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Syracuse Housing Authority to pursue $50m federal grant for redevelopment plan

Sun shines down on a snow-covered lawn with apartment buildings in the distance and trees in the foreground
John Smith
Sun shines down on McKinney Manor with a light dusting of November snow in Syracuse.

The City of Syracuse and the Syracuse Housing Authority have the green light to apply for a $50 million federal grant aimed at transforming the public housing development along East Adams Street. Monday’s approval by the common council is the latest step in the revitalization of Pioneer Homes and McKinney Manor. SHA Executive Director Bill Simmons says the plan calls for one-to-one replacement of housing units for current residents.

“We will have an additional 140 units of market rate and affordable through the tax credit program," Simmons told councilors last week. "So there's going to be a greater density, but this project goes also towards de-densifying poverty, along with all the work that's being done with Blueprint 15 and the Children's Rising Center, there's going to be a great deal of amenities for families in this community.”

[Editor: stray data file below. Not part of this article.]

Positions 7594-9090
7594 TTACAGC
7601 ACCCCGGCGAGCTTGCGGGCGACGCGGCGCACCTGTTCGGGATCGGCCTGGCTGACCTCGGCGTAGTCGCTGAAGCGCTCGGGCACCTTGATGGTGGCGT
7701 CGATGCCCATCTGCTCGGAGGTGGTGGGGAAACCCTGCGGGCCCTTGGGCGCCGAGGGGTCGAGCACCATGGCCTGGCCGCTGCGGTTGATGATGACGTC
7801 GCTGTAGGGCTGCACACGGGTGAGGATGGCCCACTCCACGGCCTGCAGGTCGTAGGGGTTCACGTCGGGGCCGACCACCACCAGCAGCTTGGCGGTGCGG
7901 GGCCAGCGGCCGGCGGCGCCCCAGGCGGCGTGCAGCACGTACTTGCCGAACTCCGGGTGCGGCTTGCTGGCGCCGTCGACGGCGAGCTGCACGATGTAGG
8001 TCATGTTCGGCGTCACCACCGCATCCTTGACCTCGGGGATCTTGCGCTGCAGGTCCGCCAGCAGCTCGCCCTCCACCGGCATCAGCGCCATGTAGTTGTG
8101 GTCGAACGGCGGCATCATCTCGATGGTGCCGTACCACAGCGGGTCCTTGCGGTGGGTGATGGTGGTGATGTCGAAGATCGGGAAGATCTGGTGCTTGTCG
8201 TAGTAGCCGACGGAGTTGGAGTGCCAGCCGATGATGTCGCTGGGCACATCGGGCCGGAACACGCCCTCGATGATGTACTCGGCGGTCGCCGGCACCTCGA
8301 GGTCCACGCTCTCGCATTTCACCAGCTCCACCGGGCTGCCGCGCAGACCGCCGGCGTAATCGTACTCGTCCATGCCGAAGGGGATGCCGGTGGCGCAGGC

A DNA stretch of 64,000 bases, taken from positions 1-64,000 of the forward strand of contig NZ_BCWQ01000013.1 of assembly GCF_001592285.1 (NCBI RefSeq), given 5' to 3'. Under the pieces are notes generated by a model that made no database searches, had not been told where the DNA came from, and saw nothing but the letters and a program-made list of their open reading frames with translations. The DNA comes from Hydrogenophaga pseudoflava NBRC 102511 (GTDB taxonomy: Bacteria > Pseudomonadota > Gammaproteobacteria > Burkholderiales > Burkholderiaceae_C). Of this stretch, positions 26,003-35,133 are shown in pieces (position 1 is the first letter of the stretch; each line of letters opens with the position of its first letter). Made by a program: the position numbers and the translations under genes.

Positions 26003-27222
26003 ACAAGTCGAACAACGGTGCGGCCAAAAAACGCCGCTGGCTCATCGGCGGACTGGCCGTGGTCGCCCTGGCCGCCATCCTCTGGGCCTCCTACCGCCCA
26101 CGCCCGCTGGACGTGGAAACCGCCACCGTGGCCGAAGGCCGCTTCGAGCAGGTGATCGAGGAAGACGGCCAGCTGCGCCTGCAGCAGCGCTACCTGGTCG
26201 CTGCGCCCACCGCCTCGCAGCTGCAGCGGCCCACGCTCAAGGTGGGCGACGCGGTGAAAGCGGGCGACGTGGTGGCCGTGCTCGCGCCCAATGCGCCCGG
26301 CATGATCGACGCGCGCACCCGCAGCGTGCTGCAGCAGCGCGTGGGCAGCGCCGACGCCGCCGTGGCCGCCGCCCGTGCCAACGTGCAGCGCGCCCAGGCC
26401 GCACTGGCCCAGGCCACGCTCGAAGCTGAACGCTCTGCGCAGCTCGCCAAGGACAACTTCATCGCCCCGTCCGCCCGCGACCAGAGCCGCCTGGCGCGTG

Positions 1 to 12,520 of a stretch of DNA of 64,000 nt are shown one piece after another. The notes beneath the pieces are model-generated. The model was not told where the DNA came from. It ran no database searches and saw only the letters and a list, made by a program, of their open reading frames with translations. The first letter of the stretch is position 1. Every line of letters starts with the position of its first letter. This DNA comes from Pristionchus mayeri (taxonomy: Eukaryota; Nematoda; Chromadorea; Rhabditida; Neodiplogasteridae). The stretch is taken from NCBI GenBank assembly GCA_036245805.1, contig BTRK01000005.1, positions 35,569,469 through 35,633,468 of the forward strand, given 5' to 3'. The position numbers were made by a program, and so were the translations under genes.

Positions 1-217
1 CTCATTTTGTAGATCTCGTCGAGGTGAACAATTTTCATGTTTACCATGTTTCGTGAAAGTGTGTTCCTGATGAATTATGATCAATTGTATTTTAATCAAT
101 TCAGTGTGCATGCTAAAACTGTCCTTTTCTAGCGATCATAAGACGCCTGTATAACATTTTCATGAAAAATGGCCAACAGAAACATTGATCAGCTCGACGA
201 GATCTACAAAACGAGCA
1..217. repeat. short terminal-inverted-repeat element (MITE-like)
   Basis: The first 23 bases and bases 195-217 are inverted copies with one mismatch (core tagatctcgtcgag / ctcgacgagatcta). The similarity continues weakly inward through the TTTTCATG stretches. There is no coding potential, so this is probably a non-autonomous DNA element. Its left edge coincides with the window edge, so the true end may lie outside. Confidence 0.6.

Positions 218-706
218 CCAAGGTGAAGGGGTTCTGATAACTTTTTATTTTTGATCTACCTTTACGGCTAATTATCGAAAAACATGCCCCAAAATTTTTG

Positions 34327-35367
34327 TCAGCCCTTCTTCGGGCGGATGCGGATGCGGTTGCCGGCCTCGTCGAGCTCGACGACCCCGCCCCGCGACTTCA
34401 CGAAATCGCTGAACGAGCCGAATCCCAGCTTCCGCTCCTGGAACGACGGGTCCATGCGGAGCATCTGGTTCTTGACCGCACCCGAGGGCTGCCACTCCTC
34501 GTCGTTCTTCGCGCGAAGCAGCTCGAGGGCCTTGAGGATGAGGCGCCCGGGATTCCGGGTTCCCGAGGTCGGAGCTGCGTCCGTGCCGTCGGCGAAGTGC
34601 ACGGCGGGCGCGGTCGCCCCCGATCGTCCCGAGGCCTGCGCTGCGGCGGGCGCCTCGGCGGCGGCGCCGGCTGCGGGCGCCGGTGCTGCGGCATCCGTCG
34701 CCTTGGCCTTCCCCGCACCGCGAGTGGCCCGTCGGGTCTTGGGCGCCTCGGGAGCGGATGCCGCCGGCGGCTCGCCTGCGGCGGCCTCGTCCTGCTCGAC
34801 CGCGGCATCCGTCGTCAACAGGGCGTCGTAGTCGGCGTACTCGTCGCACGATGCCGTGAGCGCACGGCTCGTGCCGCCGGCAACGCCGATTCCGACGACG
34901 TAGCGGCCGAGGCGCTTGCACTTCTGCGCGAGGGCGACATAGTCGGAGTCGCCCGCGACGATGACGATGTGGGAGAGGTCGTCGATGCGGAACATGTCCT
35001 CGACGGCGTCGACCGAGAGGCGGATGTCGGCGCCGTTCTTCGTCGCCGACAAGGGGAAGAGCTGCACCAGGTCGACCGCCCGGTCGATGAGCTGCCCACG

The plan also includes funding for case management support for vulnerable residents struggling with mental health, addiction, or other challenges. Common Council President Helen Hudson says additional supportive housing is critical.

“They need housing too, so I need us to start thinking about how do we strategically and I know you said you're looking at it," Hudson said. "But I mean, I'm ready to pedal to the metal because we got to get these people housed.”

 Deputy Mayor Sharon Owens says they already have a successful model nearby. Freedom Commons opened a few years ago on Burt Street in collaboration with the Center for Community Alternatives.

“Freedom Commons is a great example because of services that partnership are right there in the building," Owens said. "Sometimes that doesn't happen and it so we're really diligent about the proposal of these projects.”

The City and SHA have partnered with other firms to come up with a project that has already cleared other planning hurdles.

Scott Willis covers politics, local government, transportation, and arts and culture for WAER. He came to Syracuse from Detroit in 2001, where he began his career in radio as an intern and freelance reporter. Scott is honored and privileged to bring the day’s news and in-depth feature reporting to WAER’s dedicated and generous listeners. You can find him on twitter @swillisWAER and email him at